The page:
Fertility treatment is a unique opportunity to detect and prevent the transmission of genetic diseases to future children. In addition to genetic screening, embryo testing can be performed during in vitro fertilization-IVF to detect those that do not carry the disease and exclude unhealthy ones. This process is called PGD-preimplantation genetic diagnosis. Genetic concerns arise because of prior genetic or family histories or encountered during routine screening prior to fertility treatments. As technology advances, the main challenge remains identification of carriers of genetic diseases employing thorough history and screening tests by a reproductive endocrinologist and possibly genetic counseling. Be prepared, you and your partner, to tell your reproductive endocrinologist about disease history of you and other family members.
GINA-The Genetic Information Nondiscrimination Act of 2008 that took full effect in 2010, prohibits the discrimination in health coverage or employment based on genetic information
Genetic screening, who is at risk?
Routine genetic screening for each individual or couple desiring pregnancy. Screening is based on common genetic issues based on ancestry-ethnic group. Initially only one partner need to be screened and if the test is positive the other partner needs to be screened.
Everybody should be screened for Cystic fibrosis-CF and possibly Spinal muscular atrophy-SMA1.
Ashkenazi jewish ancestry should be screened to Canavan disease, CF, Tay Sch disease, familial dysautonomia. Some extend this screening to Fanconi Anemia, Bloom,Gaucher, Neiman Pick, Mucolipoidosis IV, Glycogen storage disease Ia, Maple serup urine disease and familial hyperinsulinism, Nemaline myopathy, DLD defeciency, Joubert and Usher syndromes.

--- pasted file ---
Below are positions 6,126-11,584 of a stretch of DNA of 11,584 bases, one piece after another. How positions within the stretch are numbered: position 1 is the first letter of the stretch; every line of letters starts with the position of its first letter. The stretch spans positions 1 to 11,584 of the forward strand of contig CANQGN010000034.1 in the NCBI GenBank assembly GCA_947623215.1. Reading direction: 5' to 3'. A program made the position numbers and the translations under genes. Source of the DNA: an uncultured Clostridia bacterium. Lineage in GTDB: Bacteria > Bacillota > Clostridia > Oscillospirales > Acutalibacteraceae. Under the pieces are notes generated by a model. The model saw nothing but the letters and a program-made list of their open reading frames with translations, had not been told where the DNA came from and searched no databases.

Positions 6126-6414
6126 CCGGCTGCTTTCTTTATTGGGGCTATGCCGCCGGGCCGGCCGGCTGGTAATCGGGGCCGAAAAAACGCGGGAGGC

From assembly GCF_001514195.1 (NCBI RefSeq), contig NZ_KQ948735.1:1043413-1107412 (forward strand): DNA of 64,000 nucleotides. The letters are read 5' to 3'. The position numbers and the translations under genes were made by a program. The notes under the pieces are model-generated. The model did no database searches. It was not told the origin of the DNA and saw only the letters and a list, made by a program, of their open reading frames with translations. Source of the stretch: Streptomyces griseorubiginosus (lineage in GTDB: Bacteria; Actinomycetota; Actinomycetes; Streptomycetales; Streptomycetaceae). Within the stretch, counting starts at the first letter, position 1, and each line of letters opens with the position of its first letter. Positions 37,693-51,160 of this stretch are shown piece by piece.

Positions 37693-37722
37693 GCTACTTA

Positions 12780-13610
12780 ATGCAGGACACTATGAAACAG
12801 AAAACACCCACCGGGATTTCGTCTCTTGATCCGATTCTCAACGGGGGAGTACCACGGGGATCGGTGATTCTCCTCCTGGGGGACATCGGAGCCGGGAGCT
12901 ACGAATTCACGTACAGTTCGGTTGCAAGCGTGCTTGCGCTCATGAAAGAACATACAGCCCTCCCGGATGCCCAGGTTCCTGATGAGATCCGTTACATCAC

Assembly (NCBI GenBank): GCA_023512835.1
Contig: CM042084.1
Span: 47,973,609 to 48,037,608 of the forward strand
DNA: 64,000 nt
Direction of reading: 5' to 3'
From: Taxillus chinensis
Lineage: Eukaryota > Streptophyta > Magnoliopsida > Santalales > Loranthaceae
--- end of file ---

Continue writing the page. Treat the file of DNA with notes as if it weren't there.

Sephardic jewish ancestry should be screened for CF and Tay Sach disease. Some add Familial Mediterranean Fever, Ataxia Telangiectasia, Fanconi anemia, 11B hydroxylase defeciency, glycogen storage disease IIIa, Factor VII defeciency and other diseases.
French Canadian ancestry should be screened to Tay Sach’s disease
Mediterranean ancestry (Greek, italian, arabic..) Should be screened for Thalassemia B,
Asian descent (Japanese, pakistani, chinese..) Thalassemia a,
African Americans should be screened for Sickle cell disease
Diminished ovarian reserve. Screening of young women with diminished ovarian reserve should be considered for Fragile X syndrome pre-mutation and also for Chromosomal abnormalities e.g. mosaic Turner syndrome, using a karyotype-a test to detect the number and shape of chromosomes.
Male factor infertility. Men with very low counts less than 5 to million per mL or with no sperm in the ejaculate should be screened for CF and its variants, Kleinfelter syndrome and microdeletions of Y chromosome.
Recurrent pregnancy loss. Sometimes in couple reporting two or more losses especially early in the first trimester, one partner may carry a hidden chromosomal abnormality. One chromosome is carried on top of another, they are transmitted to the baby together increasing the risk that the newborn would have an extra chromosome-trisomy.
One parent, a prior child or family member affected with a genetic disease. If the disease is well defined, the affected individual should be tested first for the exact alteration of the DNA causing the disease-the mutation. The couple are then tested for the same mutation.
One parent or a child affected with chromosomal abnormalities. If a prior baby carried a chromosomal abnormality, both patent karyotype should be obtained to exclude that one of them carry an abnormality and to prevent its recurrence to future babies.